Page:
• Take God seriously, not yourself. Not all churches support clown ministry; they see it as disrespectful and unholy. For some, perhaps it is not a good fit. In my opinion, clown ministry skits honor God while seeking to teach his messages in creative ways. Many church clowns believe they reach people that were unreachable before because of the playful and humble nature of their performances. “Being the church” means we can be creative in how we display the love we have for God.
  •  Everyone is worthy of God’s love. Clowns are the ultimate misfits; their clothes don’t match, they get confused, and they fall down a lot. And, clown ministry performances use these characteristics to portray God’s unconditional love for everyone. “Being the church” means letting God’s love invade your own heart and offering that love to others.
  • No matter what you do, some people will not like you. Some people are uncomfortable around clowns, don’t understand them, or have a genuine fear of them (coulrophobia). Many people turn away from church because of negative experiences with people, not God. “Being the church” means listening and offering every person love and respect for the place they are at on their journey.

It’s been quite some time since my last clown gig. Back then, I did not think much about why I was clowning, and certainly not about what it meant to “BE the church”. I just enjoyed being a clown. That was what my journey called for at the time. I think it’s interesting how reflections and lessons sometimes come much later.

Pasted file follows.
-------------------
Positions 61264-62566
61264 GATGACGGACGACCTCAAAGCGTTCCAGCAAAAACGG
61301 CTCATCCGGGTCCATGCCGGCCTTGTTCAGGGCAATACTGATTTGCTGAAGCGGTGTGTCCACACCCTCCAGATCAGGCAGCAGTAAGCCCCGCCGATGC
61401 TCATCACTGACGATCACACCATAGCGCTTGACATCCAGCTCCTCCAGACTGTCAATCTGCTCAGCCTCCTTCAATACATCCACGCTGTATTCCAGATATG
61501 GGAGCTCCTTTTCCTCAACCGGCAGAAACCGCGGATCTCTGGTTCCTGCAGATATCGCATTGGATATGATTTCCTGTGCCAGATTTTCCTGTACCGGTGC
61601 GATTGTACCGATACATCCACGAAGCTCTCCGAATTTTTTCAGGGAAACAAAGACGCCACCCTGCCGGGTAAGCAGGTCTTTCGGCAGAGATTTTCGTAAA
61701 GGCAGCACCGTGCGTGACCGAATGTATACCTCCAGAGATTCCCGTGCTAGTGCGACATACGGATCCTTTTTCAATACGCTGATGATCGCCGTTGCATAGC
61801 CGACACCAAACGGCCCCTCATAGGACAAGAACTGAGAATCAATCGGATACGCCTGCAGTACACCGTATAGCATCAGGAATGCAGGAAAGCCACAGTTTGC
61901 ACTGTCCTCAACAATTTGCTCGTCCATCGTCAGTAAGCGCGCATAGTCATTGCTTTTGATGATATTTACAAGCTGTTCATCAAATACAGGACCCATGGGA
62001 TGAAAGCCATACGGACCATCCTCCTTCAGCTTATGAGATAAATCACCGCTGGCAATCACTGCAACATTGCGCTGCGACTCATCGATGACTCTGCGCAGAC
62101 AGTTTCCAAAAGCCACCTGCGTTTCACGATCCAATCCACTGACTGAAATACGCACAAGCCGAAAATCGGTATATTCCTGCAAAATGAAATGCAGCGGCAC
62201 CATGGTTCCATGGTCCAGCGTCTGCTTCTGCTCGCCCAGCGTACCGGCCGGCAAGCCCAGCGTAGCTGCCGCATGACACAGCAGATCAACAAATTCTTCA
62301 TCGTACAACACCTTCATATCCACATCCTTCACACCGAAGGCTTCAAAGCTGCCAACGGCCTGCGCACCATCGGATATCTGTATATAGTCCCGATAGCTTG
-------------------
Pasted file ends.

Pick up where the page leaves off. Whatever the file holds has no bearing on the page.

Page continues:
Life’s like that, right? You never know when your past might circle back around and teach you something new. Hey, wait a minute…that sounds a lot like a somersault.

Scriptures to Apply:

“For we are co-workers in God’s service; you are God’s field, God’s building.” 1 Corinthians 3:9 New International Version (NIV)

“Our mouths were filled with laughter, our tongues with songs of joy. Then it was said among the nations, ‘The Lord has done great things for them.'” Psalm 126:2 (NIV)

“But as for me, how good it is to be near God! I have made the Sovereign Lord my shelter, and I will tell everyone about the wonderful things you do.” New Living Translation (NLT)

“Therefore, as God’s chosen people, holy and dearly loved, clothe yourselves with compassion, kindness, humility, gentleness and patience. Bear with each other and forgive one another if any of you has a grievance against someone. Forgive as the Lord forgave you. And over all these virtues put on love, which binds them all together in perfect unity.” Colossians 3:12-14 (NIV) 

Prayer for the Week:

Dear Lord,

Thank you for guiding me along this journey of life. I am grateful for the people and experiences along the way that have helped mold me into who I am today. Show me how my past can better my future. Help me think about what it means to BE the church and how my life can serve you in this way. Teach me to be brave in my endeavors for you. In Jesus’ Name, Amen


Learn more about clown ministries here

Our clown ministry group
The clown ministry group I was part of at Good Samaritan United Methodist Church, Edina, MN